- Anticholinergic Agonists (Ditropan, Trospium, Toviaz, VESIcare) these medications are typically reserved for patients who have more irritative symptoms like urgency frequency urgency incontinence related to irritation of the bladder from an enlarged prostate or from procedures performed as a treatment for enlarged prostate. Some patients also benefit from limiting dietary exposure to caffeine, alcohol, spicy foods, nicotine.
The 2nd treatment option is an in-office procedure called Rezum.
This is a water vapor based procedure in which a camera and a small needle are used to deliver treatments to the inner 30% of the prostate. This can be performed in approximately 10 minutes in the office. This will require a catheter be placed for approximately 2-3 days after the procedure, and a 2nd internal catheter to be placed for 2-3 weeks while you heal if your prostate is greater than 80-100 cc in size or you had retention prior to the procedure. This is the least invasive procedure to have on the prostatic urethra to attempt to clean the pipes so to speak, that is to clear any obstruction and form a nice clean tube to drain the bladder through. There are some side effects that include bleeding, infection, pain, burning, the urgency of urination, frequency of urination, need for a prolonged catheter, need for a repeat procedure, retrograde ejaculation, erectile dysfunction, etc.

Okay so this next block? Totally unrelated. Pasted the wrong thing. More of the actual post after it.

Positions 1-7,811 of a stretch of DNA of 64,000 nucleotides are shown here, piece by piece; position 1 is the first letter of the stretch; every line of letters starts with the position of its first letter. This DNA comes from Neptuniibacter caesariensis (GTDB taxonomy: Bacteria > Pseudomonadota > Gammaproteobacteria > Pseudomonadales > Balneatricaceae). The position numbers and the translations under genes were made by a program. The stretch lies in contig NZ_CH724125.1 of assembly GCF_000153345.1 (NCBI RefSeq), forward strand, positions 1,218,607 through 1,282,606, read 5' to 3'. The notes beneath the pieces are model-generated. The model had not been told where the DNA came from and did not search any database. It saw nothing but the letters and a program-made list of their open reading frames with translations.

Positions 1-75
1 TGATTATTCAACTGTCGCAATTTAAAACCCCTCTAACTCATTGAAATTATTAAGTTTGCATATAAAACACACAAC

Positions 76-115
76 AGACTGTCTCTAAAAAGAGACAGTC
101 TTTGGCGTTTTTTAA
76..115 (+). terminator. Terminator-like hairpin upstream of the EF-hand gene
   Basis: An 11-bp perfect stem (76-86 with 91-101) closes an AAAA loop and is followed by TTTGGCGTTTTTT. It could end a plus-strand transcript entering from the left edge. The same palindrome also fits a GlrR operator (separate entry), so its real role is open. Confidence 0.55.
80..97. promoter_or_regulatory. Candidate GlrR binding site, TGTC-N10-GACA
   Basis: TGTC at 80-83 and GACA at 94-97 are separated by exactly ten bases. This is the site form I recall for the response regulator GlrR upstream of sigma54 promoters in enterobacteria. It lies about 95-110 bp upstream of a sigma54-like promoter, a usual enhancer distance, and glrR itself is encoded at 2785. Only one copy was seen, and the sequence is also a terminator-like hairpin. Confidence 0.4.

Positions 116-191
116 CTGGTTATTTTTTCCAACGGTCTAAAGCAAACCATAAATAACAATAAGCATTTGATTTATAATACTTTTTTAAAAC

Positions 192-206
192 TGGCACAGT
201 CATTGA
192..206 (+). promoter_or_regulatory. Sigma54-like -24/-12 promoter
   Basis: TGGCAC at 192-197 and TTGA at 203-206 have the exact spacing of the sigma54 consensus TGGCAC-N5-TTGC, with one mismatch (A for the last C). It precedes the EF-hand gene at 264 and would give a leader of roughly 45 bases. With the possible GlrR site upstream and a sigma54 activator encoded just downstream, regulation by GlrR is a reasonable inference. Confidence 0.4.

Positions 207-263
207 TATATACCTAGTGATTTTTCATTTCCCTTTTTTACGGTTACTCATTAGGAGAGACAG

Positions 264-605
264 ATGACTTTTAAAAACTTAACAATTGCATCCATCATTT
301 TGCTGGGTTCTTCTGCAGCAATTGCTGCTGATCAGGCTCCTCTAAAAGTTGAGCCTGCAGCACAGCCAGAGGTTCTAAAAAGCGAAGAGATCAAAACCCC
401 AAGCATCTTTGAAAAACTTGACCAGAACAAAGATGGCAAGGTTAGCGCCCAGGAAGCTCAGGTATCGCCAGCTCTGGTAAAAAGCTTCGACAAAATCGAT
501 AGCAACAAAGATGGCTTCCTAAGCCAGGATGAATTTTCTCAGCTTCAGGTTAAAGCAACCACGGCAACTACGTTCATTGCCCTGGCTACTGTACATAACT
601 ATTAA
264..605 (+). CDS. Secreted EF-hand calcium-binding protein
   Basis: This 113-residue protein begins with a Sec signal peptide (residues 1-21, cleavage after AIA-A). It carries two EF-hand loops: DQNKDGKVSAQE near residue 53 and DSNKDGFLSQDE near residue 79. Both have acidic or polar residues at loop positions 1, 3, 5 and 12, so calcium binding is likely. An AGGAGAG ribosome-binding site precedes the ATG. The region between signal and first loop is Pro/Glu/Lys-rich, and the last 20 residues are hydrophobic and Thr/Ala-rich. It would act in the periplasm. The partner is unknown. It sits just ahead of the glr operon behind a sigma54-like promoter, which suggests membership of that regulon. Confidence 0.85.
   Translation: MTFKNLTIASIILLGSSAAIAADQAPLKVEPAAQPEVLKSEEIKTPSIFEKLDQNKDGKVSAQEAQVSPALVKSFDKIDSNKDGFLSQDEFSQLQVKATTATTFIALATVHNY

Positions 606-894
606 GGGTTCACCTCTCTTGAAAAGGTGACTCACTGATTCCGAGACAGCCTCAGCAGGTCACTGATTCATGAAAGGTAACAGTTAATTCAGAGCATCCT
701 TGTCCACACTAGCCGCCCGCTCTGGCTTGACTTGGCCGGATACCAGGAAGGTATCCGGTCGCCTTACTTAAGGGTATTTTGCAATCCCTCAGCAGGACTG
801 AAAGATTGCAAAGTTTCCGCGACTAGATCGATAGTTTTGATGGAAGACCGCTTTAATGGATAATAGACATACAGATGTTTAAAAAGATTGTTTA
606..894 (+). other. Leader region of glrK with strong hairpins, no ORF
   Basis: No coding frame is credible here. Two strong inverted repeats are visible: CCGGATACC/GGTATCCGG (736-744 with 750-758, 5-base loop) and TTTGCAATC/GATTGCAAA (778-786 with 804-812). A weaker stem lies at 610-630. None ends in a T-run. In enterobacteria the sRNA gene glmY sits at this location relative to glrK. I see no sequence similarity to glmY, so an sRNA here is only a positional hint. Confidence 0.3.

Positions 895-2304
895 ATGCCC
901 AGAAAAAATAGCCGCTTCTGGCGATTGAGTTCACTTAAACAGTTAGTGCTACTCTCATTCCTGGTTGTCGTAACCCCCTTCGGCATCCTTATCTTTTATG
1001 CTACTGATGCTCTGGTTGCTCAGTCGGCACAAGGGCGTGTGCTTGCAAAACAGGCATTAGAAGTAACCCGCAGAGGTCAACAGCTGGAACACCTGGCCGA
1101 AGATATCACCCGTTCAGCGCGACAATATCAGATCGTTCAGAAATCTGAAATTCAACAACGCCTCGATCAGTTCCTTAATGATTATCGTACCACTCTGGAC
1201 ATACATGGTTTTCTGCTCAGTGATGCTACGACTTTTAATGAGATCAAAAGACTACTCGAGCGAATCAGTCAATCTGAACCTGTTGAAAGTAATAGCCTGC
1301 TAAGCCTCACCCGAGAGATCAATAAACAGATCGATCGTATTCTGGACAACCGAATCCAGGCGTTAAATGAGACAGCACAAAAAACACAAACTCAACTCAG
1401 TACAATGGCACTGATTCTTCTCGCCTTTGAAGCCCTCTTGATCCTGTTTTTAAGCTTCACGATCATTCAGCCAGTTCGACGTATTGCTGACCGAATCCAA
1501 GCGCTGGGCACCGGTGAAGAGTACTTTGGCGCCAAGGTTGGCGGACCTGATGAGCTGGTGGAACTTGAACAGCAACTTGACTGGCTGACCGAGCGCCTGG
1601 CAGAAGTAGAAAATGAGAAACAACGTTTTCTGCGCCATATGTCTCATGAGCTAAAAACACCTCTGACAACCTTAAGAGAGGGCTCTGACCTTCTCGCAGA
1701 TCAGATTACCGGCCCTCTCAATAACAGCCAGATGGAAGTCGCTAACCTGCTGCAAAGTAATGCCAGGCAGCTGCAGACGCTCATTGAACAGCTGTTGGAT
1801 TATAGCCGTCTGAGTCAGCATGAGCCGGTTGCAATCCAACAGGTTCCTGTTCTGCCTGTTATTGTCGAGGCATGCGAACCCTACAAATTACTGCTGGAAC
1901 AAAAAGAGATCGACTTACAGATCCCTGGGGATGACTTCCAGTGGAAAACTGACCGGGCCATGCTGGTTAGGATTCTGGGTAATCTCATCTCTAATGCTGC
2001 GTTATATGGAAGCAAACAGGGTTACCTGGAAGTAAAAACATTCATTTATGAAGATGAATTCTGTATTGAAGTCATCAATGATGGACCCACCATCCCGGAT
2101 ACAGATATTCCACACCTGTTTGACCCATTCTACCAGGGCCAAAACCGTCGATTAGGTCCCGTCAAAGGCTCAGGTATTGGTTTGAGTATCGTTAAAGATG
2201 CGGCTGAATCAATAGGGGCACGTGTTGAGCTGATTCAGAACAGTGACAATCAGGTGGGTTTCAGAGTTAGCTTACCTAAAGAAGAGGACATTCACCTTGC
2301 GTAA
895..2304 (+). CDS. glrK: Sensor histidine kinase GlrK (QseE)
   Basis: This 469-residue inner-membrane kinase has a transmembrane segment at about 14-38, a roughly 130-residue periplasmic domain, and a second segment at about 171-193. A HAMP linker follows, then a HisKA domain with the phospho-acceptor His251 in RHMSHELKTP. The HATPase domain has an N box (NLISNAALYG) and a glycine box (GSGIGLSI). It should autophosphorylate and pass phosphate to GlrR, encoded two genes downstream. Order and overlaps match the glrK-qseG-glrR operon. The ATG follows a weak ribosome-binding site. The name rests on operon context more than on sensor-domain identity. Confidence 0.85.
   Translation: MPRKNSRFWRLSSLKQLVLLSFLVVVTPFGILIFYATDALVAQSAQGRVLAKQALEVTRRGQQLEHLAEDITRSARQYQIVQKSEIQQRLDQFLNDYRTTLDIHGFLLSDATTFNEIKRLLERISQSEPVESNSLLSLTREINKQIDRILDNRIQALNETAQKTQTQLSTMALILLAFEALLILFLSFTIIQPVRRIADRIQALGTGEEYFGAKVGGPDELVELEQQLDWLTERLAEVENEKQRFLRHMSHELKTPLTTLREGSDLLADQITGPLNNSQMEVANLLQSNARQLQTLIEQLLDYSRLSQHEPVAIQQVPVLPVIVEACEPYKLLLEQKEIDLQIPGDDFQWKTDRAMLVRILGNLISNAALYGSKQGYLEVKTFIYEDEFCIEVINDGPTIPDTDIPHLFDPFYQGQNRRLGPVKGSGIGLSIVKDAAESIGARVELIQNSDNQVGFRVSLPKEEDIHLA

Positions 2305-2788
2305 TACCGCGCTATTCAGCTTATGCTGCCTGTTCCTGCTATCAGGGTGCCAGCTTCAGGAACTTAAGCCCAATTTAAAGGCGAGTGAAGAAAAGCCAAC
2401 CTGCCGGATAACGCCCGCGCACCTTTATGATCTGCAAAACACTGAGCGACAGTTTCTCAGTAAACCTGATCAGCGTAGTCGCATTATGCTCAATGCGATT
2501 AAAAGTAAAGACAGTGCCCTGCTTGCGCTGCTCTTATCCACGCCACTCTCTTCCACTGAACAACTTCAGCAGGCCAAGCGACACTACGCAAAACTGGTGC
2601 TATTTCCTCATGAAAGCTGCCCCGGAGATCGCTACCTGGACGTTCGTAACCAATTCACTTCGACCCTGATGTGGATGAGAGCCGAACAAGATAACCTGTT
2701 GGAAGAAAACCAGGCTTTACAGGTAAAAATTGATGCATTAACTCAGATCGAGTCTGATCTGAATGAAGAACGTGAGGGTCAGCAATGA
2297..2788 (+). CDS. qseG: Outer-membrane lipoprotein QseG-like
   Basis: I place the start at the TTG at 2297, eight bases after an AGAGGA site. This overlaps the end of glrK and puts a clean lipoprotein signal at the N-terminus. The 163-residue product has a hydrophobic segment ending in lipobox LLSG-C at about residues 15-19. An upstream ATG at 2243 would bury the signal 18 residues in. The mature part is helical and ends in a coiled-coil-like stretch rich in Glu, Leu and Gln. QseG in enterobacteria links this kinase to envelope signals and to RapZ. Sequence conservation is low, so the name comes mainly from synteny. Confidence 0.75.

The beauty of this revolutionary and new technique is that given its minimal invasiveness, the sexual side effects including retrograde ejaculation, and erectile dysfunction are minimized compared to all of the other treatments on the market today. This would typically be performed in the office with oral sedation and local anesthetic. In comparison to medications, a change in symptoms cores is approximately 12-14 points or expected about 50% reduction in symptom score. The newest literature that was recently published suggests a durable result of rezume at least 5 years. Some limitations include the size of the prostate and use of anticoagulation medications, please discuss these with your doctor.
The 3rd option includes a product called Urolift.
This is a surgically implantable device that works to “open the curtains” of the lateral lobes of the prostate. If we look at the diagram to the right, we can see the differences in an open prostatic urethra, middle lobe hypertrophy, bilateral lateral lobe hypertrophy, and triple lobe hypertrophy. These are the 3 most common configurations we can see of benign prostatic growth. Your doctor would be able to diagnose your configuration based on a cystoscopic examination. Again, the goal is to achieve a free-flowing pipe for urine to easily pass through. If we look at the bilateral lateral lobe hypertrophy example on the bottom to the left, this is the most appropriate setting for Urolift. Essentially this procedure can be seen as tacking the lateral lobes of the prostate back toward the sidewalls to allow for free-flowing of urine. Typically, if you have median lobe hypertrophy we should avoid Urolift as a potential treatment option. This is a safe and effective treatment that has less sexual side effects than surgical options below, and also has good but lower symptom score reduction than rezum at 5 years post-procedure. There was also at least 14.5% of patients that need a second procedure prior to 5 years for further symptoms, and another 10% that restarted medications.
The 4th option includes doing an outpatient surgery with either a GreenLight laser or a TURP (transurethral resection of the prostate).